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Pharmapassport / breast cancer awareness  / Breast Cancer Prevention: The Responsibility is Yours

Breast Cancer Prevention: The Responsibility is Yours

There has been recent controversy surrounding breast cancer screening in Canada, as the Canadian Task Force on Preventative Health advised some provinces to stop screening women between ages 40 and 49. This age group is labeled as younger patients; it has been found that screening these younger patients do not prevent any deaths. In response to this recommendation, many female doctors have approached the media to refute the Task Force’s evidence and argue that early screening does prevent deaths. With breast cancer being so prominently featured in the news, it is important to remind readers about how one becomes prone to this devastating disease, as well as promote breast cancer prevention and awareness.
A new study clarifies environmental breast cancer risk factors. While genetic effects have long been a known cause of breast cancer, and it has been acknowledged that some environmental factors do pose a risk, it is unclear as to which environmental factors can be confirmed to cause breast cancer. The study was alarming because it concluded that the medical community has done a better job with treatment than breast cancer prevention. The report divided risk factors into several categories: those that definitely resulted in breast cancer, those factors that did not contribute to breast cancer, those that probably contributed to breast cancer, and those that possibly contributed to breast cancer.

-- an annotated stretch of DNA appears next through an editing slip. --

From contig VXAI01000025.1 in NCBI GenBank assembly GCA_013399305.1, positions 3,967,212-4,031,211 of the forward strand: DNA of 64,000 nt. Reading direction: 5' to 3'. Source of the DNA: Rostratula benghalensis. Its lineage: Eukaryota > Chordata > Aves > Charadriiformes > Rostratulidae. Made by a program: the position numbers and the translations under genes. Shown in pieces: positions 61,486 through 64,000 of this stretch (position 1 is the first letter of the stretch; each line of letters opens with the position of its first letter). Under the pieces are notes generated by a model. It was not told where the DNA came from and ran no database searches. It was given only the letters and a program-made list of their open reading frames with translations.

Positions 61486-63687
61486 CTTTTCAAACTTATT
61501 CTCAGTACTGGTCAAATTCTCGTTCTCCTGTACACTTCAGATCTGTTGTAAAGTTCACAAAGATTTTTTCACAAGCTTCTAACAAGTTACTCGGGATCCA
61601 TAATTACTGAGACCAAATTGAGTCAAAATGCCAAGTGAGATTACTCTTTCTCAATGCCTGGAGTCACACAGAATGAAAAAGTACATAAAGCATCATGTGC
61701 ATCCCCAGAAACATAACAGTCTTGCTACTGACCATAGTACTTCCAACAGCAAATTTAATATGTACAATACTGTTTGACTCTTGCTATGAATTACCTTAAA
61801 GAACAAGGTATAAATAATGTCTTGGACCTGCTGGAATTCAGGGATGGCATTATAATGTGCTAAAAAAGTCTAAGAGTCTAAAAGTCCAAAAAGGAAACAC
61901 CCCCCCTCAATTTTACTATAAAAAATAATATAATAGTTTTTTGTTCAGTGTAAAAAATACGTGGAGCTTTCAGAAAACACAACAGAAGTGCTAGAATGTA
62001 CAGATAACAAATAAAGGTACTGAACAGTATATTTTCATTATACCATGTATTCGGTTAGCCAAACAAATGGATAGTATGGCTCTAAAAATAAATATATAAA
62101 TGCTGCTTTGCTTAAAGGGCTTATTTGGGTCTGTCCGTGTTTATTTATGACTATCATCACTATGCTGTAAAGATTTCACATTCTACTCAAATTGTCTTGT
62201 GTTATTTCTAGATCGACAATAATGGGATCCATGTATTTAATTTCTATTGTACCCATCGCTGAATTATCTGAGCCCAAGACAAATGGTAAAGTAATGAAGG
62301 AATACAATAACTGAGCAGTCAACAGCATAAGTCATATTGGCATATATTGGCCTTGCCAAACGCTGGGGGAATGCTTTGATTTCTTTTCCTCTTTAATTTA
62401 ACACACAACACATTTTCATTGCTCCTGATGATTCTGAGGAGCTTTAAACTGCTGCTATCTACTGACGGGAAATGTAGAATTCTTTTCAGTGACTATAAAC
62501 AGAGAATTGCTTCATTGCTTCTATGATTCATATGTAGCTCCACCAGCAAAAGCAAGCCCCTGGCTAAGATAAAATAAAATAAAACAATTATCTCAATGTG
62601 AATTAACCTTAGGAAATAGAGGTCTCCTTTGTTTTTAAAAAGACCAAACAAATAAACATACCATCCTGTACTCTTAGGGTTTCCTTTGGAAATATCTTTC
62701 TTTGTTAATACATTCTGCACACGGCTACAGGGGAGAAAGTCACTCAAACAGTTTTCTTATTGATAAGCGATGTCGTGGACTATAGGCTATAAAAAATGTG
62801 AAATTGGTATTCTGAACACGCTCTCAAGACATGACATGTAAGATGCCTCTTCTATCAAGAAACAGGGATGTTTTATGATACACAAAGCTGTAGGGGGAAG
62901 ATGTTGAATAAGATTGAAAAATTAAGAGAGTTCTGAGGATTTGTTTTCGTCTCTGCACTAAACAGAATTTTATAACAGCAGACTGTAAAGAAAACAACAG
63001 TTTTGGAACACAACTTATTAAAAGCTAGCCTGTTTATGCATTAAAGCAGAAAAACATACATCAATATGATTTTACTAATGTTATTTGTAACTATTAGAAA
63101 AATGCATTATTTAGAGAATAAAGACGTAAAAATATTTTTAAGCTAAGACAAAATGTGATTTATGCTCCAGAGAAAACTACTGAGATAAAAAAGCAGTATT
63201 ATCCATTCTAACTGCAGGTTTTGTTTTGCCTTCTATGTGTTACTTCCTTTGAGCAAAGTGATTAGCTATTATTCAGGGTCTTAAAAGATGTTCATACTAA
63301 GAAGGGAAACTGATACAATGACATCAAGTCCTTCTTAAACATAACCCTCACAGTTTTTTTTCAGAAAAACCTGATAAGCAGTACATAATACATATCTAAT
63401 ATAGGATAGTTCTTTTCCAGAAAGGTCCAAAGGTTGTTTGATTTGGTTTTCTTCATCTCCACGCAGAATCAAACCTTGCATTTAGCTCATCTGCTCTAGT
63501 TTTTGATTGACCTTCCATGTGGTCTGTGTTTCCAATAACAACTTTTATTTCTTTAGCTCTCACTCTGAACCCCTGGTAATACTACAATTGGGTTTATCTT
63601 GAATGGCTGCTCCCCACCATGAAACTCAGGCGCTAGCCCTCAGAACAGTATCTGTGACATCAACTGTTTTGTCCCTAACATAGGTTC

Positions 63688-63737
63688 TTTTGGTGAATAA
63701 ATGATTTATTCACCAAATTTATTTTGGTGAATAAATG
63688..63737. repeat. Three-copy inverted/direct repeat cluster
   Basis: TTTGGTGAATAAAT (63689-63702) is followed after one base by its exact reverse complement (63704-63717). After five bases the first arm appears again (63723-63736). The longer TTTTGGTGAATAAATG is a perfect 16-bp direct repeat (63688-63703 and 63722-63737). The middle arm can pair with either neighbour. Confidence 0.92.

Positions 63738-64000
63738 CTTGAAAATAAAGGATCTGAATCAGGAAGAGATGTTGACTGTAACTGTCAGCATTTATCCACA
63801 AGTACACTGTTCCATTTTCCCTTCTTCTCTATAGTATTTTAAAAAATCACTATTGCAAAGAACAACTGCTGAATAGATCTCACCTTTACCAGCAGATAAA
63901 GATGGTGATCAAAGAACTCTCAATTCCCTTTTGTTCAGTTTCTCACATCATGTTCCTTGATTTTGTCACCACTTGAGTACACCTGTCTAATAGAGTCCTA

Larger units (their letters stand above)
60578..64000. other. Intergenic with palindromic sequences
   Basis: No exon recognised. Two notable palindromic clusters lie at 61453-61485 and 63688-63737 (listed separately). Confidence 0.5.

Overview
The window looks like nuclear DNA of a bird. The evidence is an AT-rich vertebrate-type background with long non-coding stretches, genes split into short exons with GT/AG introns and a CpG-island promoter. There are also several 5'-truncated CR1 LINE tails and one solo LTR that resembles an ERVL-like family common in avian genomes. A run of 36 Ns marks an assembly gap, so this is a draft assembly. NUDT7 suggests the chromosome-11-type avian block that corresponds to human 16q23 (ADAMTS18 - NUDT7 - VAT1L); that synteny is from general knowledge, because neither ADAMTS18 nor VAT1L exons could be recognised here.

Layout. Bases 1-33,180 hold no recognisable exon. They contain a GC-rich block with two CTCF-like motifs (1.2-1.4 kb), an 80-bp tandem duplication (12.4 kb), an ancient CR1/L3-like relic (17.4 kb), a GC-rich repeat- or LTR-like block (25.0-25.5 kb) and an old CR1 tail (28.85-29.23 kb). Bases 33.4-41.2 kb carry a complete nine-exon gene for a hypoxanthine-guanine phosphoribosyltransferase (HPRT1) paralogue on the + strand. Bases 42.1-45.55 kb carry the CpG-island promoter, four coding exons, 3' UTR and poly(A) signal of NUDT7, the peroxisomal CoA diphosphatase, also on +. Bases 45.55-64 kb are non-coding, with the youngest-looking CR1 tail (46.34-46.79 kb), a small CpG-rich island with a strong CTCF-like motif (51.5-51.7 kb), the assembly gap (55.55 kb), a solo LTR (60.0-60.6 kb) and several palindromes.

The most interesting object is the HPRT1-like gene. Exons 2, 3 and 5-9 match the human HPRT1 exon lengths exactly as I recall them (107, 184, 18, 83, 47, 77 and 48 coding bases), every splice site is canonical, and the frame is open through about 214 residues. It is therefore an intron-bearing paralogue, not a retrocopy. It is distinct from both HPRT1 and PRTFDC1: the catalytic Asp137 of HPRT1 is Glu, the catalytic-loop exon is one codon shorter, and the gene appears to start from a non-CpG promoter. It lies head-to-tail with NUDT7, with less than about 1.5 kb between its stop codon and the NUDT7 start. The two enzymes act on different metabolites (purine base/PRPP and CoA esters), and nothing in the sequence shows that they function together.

• Definite high risk factors contributing to breast cancer include: breast cancer hormone therapy combining estrogen and progestin, excess weight after menopause, alcohol consumption and radiation test, particular those taken as a child.
• Risk factors that did not contribute to a breast-cancer diagnosis include: hair dyes and radiation from cell phones, microwaves, and electronic gadgets.
• Another way to decrease the risk of breast cancer is to quit smoking .
• Possible breast cancer risk factors include: second-hand smoke, working the nighttime shift, and exposure to benzene.
With all of the above in mind, it is important you take the necessary preventative measures to avoid this deadly disease. This may mean making drastic changes to your lifestyle, including to something as fundamental as your work schedule. But what’s more important: your work or your health? Additionally, with younger patients now being excluded from breast cancer screening, it will become more of an individual responsibility to take action for your health.